> Family > Heart of Matter

How Many Rabbis Does It Take To Change a Light Bulb

May 9, 2009 | by Rabbi Berel Wein

My battle with a halogen light fixture.

I must admit that I am not perfect. I cannot sing. Worse than that, I also cannot do anything handy around the house. I am all thumbs when it comes to hammers, saws, pliers, screwdrivers, glue, paint, etc. Hanging the succah decorations in their proper places in my beautiful Jerusalem succah is a major engineering project for me. Repairing any small item in the house is a traumatic and usually unsuccessful experience for me.

Halogen light bulbs were invented by the devil himself, at least as far as the ability to remove or install them in their electrical fixture base.

But in all of the decades of my residence in the United States I was always able to successfully change a light bulb. Of course the old-time light bulbs lent themselves to easy changing. They simply screwed themselves in and screwed themselves out. Therefore, I steadfastly approached the task of changing light bulbs in my previous homes in America with great confidence and minimum trepidation. However, upon moving to our Jerusalem home, my wife and I went high-tech modern. Almost all of the electrical fixtures and lamps that we purchased for our new home use halogen bulbs. These bulbs give off great light and are long lasting. But they were invented by the devil himself, at least as far as the ability to remove or install them in their electrical fixture base. And therefore, I wish to share the following tale of woe regarding my valiant attempt one pre-Pesach night to change the halogen bulb in the beautiful, modern chandelier/fixture hanging in our dining room.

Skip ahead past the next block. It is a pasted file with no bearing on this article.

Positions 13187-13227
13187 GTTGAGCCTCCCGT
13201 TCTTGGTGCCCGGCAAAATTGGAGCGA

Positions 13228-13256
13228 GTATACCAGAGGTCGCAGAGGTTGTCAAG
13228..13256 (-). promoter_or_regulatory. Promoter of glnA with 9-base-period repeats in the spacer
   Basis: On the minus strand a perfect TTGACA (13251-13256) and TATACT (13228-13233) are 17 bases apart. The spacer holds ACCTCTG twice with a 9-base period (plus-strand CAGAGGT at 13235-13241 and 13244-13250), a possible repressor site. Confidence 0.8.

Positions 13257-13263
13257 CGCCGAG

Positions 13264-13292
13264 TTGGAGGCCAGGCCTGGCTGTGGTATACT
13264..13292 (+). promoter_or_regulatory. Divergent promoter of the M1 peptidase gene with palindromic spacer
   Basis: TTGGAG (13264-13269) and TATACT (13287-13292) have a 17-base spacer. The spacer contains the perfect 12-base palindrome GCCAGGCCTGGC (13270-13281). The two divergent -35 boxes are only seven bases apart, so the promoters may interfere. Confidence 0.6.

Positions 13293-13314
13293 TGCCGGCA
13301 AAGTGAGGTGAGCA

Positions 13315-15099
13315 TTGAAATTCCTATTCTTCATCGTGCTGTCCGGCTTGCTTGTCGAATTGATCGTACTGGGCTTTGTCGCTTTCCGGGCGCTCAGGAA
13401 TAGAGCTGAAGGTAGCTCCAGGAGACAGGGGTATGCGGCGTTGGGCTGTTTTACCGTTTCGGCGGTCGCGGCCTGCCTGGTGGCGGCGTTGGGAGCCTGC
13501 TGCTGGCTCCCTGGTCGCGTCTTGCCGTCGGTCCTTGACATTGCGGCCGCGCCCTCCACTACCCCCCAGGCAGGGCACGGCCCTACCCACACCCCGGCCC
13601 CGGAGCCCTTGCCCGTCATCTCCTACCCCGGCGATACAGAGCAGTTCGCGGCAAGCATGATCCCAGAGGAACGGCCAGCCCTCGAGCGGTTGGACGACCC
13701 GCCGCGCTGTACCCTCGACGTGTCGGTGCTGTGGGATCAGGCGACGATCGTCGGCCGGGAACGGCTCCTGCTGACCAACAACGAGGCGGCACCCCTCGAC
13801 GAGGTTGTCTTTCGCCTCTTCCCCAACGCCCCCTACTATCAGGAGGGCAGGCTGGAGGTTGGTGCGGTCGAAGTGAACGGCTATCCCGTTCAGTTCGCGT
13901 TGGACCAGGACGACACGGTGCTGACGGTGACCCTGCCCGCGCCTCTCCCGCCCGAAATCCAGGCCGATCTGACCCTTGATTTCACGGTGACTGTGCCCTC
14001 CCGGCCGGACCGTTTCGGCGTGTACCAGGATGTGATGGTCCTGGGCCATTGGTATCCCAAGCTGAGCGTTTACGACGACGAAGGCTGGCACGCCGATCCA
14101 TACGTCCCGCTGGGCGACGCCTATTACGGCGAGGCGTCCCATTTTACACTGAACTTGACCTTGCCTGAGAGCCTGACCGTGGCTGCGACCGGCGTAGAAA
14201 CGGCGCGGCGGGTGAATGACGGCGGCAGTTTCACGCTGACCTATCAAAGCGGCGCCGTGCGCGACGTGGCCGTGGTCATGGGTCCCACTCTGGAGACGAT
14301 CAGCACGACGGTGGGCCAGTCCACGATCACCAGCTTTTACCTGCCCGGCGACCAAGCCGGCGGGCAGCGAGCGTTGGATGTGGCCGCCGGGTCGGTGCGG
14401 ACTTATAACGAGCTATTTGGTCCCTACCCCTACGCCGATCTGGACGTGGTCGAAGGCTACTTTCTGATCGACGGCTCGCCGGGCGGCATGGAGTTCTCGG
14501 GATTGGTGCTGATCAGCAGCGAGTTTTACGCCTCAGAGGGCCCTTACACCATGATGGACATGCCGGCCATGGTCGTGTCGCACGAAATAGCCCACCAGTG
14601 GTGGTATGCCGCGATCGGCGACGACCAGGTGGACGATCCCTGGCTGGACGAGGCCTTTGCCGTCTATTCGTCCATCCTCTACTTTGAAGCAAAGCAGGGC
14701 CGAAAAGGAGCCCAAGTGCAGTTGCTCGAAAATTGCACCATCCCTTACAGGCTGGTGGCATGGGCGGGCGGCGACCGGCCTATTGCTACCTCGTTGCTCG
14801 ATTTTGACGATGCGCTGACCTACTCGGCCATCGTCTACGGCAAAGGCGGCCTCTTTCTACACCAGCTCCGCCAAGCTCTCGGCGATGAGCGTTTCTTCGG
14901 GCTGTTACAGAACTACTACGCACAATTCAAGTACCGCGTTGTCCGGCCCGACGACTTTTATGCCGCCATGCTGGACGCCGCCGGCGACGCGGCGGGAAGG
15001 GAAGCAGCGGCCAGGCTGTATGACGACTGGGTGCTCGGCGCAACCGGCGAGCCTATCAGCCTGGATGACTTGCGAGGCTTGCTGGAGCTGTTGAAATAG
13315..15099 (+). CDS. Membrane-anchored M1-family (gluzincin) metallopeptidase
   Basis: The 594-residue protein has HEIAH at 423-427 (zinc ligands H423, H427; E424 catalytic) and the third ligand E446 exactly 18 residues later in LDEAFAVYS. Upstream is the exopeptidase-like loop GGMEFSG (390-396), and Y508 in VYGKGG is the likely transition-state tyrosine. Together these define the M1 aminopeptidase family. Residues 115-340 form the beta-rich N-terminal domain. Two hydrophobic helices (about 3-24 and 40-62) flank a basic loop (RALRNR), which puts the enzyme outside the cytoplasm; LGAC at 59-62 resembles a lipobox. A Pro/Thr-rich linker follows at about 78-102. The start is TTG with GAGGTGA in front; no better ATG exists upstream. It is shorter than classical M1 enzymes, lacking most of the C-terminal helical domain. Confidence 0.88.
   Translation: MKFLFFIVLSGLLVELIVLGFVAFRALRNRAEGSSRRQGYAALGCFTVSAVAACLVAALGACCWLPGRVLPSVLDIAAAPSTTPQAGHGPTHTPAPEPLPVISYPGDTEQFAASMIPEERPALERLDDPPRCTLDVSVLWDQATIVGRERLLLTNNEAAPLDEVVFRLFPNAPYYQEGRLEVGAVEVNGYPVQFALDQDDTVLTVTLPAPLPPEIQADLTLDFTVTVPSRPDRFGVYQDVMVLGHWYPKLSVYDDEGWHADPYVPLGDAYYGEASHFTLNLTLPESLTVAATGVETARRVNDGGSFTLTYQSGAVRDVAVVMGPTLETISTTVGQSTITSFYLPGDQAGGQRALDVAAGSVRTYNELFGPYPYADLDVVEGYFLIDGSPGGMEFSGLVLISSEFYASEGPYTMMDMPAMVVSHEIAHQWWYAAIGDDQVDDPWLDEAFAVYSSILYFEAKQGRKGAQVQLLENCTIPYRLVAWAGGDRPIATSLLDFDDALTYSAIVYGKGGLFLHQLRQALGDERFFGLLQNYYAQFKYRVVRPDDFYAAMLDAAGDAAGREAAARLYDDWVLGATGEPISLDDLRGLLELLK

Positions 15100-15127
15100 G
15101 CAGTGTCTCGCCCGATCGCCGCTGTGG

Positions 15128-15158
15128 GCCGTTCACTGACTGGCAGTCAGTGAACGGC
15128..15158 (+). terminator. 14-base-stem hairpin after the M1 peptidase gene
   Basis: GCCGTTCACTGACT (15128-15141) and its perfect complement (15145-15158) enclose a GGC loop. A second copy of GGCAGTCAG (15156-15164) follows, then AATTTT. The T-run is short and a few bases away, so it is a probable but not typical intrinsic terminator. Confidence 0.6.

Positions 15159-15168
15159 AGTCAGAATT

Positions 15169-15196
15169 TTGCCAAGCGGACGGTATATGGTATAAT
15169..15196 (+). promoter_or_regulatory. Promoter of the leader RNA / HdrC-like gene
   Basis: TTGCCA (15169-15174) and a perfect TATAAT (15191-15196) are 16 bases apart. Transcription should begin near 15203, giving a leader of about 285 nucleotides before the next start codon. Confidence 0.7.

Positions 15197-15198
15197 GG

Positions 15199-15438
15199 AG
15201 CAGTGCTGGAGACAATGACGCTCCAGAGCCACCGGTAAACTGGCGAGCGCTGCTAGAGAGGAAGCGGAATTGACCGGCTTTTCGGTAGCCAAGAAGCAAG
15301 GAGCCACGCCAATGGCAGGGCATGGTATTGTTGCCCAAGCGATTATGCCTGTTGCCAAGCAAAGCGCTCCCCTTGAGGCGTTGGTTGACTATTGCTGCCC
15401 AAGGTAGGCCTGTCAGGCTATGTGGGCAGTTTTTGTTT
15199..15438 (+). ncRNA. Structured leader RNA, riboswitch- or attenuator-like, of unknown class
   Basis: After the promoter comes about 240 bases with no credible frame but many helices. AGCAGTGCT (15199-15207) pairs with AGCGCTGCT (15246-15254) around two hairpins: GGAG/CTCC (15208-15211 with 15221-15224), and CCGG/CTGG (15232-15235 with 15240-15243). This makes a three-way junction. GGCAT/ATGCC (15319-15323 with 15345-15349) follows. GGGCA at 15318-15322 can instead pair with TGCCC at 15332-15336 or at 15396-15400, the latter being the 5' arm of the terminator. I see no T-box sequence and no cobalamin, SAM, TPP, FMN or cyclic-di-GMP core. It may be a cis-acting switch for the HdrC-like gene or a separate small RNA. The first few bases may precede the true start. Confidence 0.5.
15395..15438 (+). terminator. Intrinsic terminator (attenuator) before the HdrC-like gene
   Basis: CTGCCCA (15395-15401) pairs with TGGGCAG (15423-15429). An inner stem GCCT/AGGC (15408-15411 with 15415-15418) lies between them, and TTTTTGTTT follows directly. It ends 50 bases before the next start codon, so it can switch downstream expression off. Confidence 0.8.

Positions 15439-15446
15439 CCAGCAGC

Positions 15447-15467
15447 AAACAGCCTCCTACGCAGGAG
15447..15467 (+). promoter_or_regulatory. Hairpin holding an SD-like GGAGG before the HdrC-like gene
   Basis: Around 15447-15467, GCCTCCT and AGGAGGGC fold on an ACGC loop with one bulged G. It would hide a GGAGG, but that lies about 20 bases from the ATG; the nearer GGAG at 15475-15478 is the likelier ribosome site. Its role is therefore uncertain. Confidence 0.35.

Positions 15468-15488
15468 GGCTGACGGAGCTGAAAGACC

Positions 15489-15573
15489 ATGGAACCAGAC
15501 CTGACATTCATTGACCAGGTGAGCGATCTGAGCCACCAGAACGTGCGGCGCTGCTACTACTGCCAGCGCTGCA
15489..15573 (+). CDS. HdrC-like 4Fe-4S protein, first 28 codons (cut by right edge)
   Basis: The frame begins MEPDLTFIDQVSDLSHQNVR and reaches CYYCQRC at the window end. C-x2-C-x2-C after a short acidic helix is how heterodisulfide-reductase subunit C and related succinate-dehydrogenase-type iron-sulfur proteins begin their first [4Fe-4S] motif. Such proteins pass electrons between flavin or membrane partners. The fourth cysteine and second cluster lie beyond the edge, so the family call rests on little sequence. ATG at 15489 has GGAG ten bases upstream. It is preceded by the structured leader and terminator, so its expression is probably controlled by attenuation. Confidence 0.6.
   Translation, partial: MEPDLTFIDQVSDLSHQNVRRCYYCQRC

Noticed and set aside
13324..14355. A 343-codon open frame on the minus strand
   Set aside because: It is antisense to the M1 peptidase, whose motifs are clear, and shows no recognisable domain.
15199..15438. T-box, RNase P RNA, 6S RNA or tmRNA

The halogen bulb was composed of the light bulb itself encased in a curved metal shield that when the bulb was lit gave off a very attractive iridescent glow. However, the great Rabbi Wein was unaware that the bulb and its metal casing were in reality one piece and, having been soldered together, were emotionally and physically inseparable. I labored long and hard to remove the bulb from the metal casing to which it was attached. I successfully broke the glass of the bulb itself thus rendering the task of extricating the entire halogen piece infinitely more exciting and dangerous.

After about ten minutes of acutely frustrating exertion, I finally figured out (being the talmudic scholar that I am) that the whole halogen piece, metal casing and bulb together, had to come out of the fixture. In order to see better what I was doing, I turned on the switch for an adjoining lamp, not realizing that the lamp and the dining room fixture were on the same circuit breaker line. Since the glass in the burned-out halogen bulb was now broken and the wires inside of it were in wild disarray touching each other in a wrong way, my turning on the electricity caused the mother of all short circuits to occur. The entire house was plunged into instant blackness, a relevant reminder to me of the ninth plague that befell the Egyptians a short time before the first Pesach in history.

Now, I have a flashlight strategically hidden in my apartment for such an emergency. But, as usual, when the emergency finally arrived, I could not immediately recall where that strategic location of the flashlight was. After many bumps and bruises from walking into walls and furniture that I never noticed as existing in the daylight, I finally discovered the hiding place of my flashlight and by its beam attacked the electrical box in my apartment. I turned off all of the light switches in the apartment, turned up the fallen circuit- breaker, turned on a "safe" light switch in the kitchen and nothing happened. I then realized that the main circuit-breaker switch that controls all of the electricity to my apartment, which is located in the lobby of our building, four floors below my apartment, must also be in a fallen position. I descended to the lobby, found the offending circuit breaker, turned it up, and returned to my apartment, where there now was light again. I now once again attacked the burned-out halogen lamp.